- Contact someone you trust, a friend or family member, your GP or a counsellor or psychologist at your place of study.
- Chat: SOS-chat (18:30-22:30) and Sidetmedord.no (you will receive an answer within 48-hours).
- Do you worry about a colleague or a fellow student?
As a fellow human being we can see the signs that someone is struggling. You cannot predict suicide, and unless you are a professional health care worker it is not your responsibility to assess suicide risks. If you have observed changes in someone’s behaviour and you get an overall sense of worry, you can look for these signs that someone have suicidal thoughts or plans:
- Changes in behaviour, absence or work performance
- Talking about a death wish or disappearing
- Social withdrawal and isolation
- Depression, anxiety and restlessness
- Increasing use of intoxicants
Many people in crisis are unable to seek help themselves. It is therefore important that you who are close by, take the initiative and talk to them.
- Ask direct questions. Ask if the person is thinking about taking their own life. If the answer is “yes”, ask what their plans are and when they plan to go through with it. If the person has spesific thoughts or plans, you must make sure that the person gets professional help. You can offer to call, make an appointment and to accompany them to the appointment.
- In an emergency, contact the emergency services: 113
- If you want to discuss the situation with qualified health personnel, contact the emergency room at: 116 117
- For advice, call Mental Helses 24-hour helpline: 116 123 or Kirkens SOS: 22 40 00 40
- Read more about what you can do if someone is struggling with suicidal thoughts (NSSF) (NO)
What you can do
- Ask direct questions. Ask if the person is thinking about taking their own life. If the answer is “yes”, the person should seek out professional help. It is not your role to be the therapist, but you can offer to call, make an appointment and to accompany them to the appointment.
- In an emergency, contact the emergency services (113) or the emergency room at (116 117). You are entitled to immediate medical assistance if you have specific suicidal thoughts or plans.
- For advice, call Mental Helse 24-hour helpline: 116 123 or Kirkens SOS: 22 40 00 40. The help is free of charge, and you can be anonymous.
- Read more about what you can do if someone is struggling with suicidal thoughts (NSSF) (NO)
Are you afraid that someone will attempt to commit suicide in the near future? Call the emergency room at 116 117 and have them assess the situation. It is better to call one time too many.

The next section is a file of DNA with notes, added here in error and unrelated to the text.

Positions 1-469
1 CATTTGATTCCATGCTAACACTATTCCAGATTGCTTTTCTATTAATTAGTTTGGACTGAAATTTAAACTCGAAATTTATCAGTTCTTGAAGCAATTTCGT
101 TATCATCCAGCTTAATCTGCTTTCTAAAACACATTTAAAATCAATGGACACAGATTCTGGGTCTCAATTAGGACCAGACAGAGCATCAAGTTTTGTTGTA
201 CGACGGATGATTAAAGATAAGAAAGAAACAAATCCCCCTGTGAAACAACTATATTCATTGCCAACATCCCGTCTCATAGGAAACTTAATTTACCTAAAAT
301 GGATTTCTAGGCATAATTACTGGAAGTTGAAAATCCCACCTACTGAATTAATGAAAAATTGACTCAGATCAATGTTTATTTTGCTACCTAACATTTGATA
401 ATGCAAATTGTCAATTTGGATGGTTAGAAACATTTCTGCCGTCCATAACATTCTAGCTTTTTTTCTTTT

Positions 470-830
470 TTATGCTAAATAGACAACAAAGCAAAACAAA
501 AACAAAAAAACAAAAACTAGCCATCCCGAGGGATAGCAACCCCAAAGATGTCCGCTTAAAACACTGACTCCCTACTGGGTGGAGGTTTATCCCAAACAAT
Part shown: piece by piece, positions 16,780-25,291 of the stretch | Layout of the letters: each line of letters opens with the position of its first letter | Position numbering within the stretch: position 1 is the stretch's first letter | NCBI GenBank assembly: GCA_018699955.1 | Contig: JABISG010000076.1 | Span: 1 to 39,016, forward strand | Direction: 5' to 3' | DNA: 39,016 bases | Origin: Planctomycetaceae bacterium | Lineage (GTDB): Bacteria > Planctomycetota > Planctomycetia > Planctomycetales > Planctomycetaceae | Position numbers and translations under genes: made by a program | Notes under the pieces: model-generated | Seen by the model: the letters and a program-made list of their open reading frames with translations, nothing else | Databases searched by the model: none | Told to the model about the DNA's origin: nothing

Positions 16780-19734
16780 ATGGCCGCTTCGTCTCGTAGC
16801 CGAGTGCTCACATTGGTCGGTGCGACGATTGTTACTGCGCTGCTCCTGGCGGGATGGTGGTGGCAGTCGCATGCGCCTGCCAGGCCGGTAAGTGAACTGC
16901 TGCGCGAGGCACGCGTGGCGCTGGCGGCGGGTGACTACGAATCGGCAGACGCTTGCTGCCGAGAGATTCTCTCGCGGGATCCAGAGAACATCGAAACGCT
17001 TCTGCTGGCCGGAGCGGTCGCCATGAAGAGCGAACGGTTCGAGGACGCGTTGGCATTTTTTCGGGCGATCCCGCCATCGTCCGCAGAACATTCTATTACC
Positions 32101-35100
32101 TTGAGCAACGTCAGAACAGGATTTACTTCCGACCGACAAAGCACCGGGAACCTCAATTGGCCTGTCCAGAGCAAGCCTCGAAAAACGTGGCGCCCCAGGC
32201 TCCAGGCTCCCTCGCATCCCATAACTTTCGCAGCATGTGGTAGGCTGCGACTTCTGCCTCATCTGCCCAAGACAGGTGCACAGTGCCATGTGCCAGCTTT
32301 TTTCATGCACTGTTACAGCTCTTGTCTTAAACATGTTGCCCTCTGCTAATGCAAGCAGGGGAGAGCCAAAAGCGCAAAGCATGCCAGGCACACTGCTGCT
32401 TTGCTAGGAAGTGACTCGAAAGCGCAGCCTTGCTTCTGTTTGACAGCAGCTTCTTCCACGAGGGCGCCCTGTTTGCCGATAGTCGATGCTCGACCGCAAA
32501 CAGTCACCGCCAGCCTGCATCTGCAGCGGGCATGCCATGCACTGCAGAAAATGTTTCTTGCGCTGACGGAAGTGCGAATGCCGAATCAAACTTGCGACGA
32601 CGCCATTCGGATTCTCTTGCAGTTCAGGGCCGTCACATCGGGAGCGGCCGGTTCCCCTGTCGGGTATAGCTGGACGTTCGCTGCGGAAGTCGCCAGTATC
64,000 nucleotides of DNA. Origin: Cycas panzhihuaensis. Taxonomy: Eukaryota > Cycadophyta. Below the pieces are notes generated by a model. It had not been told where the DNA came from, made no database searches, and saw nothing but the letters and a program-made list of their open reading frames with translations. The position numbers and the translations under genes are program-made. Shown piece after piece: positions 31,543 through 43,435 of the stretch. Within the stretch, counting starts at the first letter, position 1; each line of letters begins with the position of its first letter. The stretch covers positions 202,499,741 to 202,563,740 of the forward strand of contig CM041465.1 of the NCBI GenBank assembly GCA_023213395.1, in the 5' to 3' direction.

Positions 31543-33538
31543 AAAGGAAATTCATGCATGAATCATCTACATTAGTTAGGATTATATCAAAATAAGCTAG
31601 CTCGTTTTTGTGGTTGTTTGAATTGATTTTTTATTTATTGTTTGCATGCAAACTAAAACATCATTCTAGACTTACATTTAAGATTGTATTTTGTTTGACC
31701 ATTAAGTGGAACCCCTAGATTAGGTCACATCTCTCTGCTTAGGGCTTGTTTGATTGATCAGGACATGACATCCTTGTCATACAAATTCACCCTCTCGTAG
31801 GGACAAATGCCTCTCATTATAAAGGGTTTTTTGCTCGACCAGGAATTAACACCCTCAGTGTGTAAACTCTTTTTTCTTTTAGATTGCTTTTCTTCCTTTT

Read more about what you can do:
- RVTS has made a guide for conversations with people who feel that life is unbearable. You find the guide at learning material at RVTSs page on prevention of suicide (NO)
- Vivat selvmordsforebygging has made a film about how to detect suicidal thoughts, ask about suicide and help the person to contact the emergency services (Vivat selvmordsforebygging)
- This is how you support a friend who struggles (NRK) (NO)
- What can the educational institutions do?
A good learning environment and a good work environment, a sense of social belonging and close relationships can contribute to good psychological health. It is important that the educational institutions are aware of the importance of health promoting measures, raise the level of competence and routines for handling difficult situations.
Some examples are:
- Raise the level of competence, such as courses in suicide prevention for employees working in the front line (Vivat) (NO), conference on Student First Year Experience (EFYE).
- Have available information on who students and employees can contact at their place of study or work, should they need help.
- Arrange campaigns and events to promote a sense of community, for example in connection with the World Suicide Prevention Day on September 10th (NO).
- Participate in national networks on improving learning environments, including First Semester (NO).
- Facilitate a safe and including buddy program at the start of the study programmes.
- Educate the students through the buddy game. Read more about the buddy game at kunnskapsspill (NO) and how the buddy games is used at studiestart (sikresiden.no) (NO).
- Build a safe study environment, where everybody knows how they can contribute to preventative work and what to do when something happens.
- Make sikresiden.no known, for example by showing the film Kunnskap gir trygghet – der du er (4:28 min), or the short version (1 m in) format adapted to social media.
- Arrange study buddy courses and courses about “The Necessary conversation” in cooperation with Lykkepromille (NO).